Via App review.

3. Athlete’s Diary – Stevens Creek Software
20121002-095009.jpgAthlete’s Diary was on my original list and I think it’s one of those apps that rewards loyalty as it builds up a huge database of my sporting history.

On the face of it, Athlete’s Diary is a very simple training log. It’s not a GPS unit or step counter its just a training log. Some people will download this and feel a bit cheated, especially as its expensive but I’m a big fan. It rewards a little effort in set up and is incredibly customisable.

I’ve set up a number of keywords such as MaxHR, Weight, Shoe type etc so that I can filter by sport, event and then keyword. To me it has the feel of paper based training log with the benefits of a neat database so I can rapidly select all the entries for the Great North Run and see how my weight fluctuated for each or see all my times for the Bushy Park run.

It’s import and export features have meant I’ve been able to keep track of every run since I started in 2005 by selective imports from each and every system I’ve used to record runs in over the years.

4. Zombies, Run! – Six to Start
20121002-095115.jpgThis is brilliant! If you run, you must get this.

I’m a huge a scaredy cat but there is nothing like the breath of a pack of half-deads to make you run faster.

Absolutely ace fun.

I posted a Zombies, Run! review in more eloquent detail earlier in the year.



5. LogMyTraining – F.M. Industries, Inc.
20121002-100344.jpgThis used to be called HRM Log FM.

I use this for one reason only and that is to access detailed run stats from Garmin Connect. It syncs effortlessly and then I can view the garmin map, the lap by lap stats such HR and pace and display them all on custom charts.




20121002-100426.jpgThis is another simple app but it does its job better than most.

It’s a straight forward pace convertor and race time predictor.

You enter your time for a race or a custom distance and the app returns a screen with pace and speed conversions in metric and imperial and then on another screen it displays projected race times on the basis of your entry. It also provides a series of recommended training paces.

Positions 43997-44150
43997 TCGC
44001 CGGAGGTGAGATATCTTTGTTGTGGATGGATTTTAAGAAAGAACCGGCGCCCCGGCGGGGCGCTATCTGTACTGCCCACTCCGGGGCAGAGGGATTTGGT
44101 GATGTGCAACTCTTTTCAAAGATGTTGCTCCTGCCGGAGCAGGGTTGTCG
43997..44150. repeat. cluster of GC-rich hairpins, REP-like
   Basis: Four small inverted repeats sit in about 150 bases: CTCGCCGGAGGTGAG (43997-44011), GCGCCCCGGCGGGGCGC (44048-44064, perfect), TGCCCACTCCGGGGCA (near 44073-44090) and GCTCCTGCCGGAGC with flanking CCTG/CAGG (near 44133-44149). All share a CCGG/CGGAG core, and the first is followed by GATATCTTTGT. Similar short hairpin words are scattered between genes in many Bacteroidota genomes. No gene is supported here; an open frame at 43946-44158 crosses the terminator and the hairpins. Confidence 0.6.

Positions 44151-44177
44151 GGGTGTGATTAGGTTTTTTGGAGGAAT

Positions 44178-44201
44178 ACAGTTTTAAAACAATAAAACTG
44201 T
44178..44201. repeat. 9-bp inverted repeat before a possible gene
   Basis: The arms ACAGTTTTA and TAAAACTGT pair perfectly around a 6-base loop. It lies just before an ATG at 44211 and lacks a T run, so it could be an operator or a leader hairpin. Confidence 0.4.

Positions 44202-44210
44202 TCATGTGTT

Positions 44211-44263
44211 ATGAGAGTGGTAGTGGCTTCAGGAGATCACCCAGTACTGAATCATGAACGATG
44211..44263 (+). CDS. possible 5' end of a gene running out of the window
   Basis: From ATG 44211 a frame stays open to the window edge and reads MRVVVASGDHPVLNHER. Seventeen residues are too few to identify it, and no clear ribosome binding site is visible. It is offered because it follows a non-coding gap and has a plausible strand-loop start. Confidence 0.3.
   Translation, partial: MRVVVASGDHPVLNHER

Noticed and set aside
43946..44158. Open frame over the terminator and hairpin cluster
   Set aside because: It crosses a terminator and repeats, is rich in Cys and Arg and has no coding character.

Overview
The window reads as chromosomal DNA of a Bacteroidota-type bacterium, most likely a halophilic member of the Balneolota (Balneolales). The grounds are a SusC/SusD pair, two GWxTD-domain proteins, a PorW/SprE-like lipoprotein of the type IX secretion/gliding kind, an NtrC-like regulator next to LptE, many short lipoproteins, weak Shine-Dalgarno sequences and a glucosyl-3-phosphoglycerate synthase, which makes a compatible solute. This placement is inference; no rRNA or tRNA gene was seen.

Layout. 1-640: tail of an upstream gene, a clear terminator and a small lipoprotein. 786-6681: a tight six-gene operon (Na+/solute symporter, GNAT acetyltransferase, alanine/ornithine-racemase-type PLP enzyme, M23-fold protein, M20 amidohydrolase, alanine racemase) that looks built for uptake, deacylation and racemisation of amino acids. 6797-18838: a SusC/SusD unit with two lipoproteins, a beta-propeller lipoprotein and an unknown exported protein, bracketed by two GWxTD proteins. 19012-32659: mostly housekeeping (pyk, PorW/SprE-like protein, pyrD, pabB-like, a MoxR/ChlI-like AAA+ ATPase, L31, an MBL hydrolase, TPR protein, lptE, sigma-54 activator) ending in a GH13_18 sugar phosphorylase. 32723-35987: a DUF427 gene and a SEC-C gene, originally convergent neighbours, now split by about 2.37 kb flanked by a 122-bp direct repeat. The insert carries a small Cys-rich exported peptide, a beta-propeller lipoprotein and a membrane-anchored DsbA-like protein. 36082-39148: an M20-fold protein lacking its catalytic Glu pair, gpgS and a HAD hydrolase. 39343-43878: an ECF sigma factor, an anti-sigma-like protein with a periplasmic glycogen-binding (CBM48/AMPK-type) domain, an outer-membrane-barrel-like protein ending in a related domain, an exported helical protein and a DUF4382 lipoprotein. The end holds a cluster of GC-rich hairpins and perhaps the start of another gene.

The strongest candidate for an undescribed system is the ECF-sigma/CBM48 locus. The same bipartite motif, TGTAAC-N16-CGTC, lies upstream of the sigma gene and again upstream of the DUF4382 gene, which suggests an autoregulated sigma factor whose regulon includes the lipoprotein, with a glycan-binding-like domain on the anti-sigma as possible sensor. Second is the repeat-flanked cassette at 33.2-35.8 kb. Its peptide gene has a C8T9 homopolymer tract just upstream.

7. Mirror’s Edge™ – Electronic Arts
20121002-095956.jpgThis is a bit of fun for rest days.

Probably the best running game I’ve come across and translates beautifully to the iPad or iPhone screen. For those who fancy themselves as urban runners.

8. AudioFuel Running Music + GPS Run Tracker – AudioFuel
20121002-100507.jpgThe Audiofuel Running App offers something different to the standard GPS offerings. Audiofuel prepare running tracks that are perfectly suited to your running needs, providing a range of beats that target a specific cadence range.

Within the app you can select your skill range – beginner, intermediate and advanced which loosely equate to jogging, running and fast running and from there you can select either timed, interval or marathon sessions.

I’ve downloaded a selection of the shorter programs which are ideally suited to my mid week runs and my particular favourite so far is the Pyramid 180 interval training session which includes coaching – it’s a killer program but the beat and voice over is so inspiring that you can’t help picking up the intensity.

9. miCoach – adidas AG
This is one of the few apps that focuses on training plans. It’s a GPS recorder again but it’s selling point is it’s integration with the miCoach website that enables you to draw up detailed pace or heart rate specific training plans.

10. Nike+ Running – Nike, Inc.
20121002-100543.jpgNike+ doesn’t need much of an introduction. This to me is all about social interaction and Nike just get it.

It’s simple, records you run, plays your music, keeps you motivated and lets you brag online.

I rarely use it but if you’ve invested in your social network you’ll probably love it.


ViA – The Audible Route Planning app for Runners

Every once in a while I wake with hangover.

If that isn’t punishment enough for a night of excesses I tend to also discover that the car isn’t in the drive as it was responsibly abandoned the night before and I’m now faced with collecting it. This has given rise to a whole new category of run in my running log – the “hangover car collect” run.

On my last hangover run I had a new app to ease my navigational burden – ViA by Firebird Creative.

The ViA iPhone app is billed as the Sat Nav system for runners and is not to be confused with the multitude of GPS tracking systems in the image of Endomondo or mapmyrun. ViA is a unique, step by step, navigation system with audible instructions.

I’m afraid to say that I am actually quite familiar with my hangover route but I was happy enough to hand over responsibility to the nice chap in the VIA app. He confused me a bit when I left the front door and he suggested I headed north. I am shamefully unaware of my position relative to the north star and had to wing it for a few metres until the chap confirmed I was on track and should consider taking the next right.

I was able to jog on, mindlessly listening to the Marathon Talk podcast safe in the knowledge that my guide would butt in every now and again to steer me closer to the car.

20120919-221309.jpgHe got me to the car with no trouble at all and the experience has left me motivated to try out another running commute.

The app works by setting a start and end point by either searching for a location or dropping a pin. The route selected seems to be running specific and will include one-way streets, snickets and pedestrian bridges. One of the most impressive features of ViA is that you can drop pins to indicate via points. Even google maps can’t do that on the iPhone.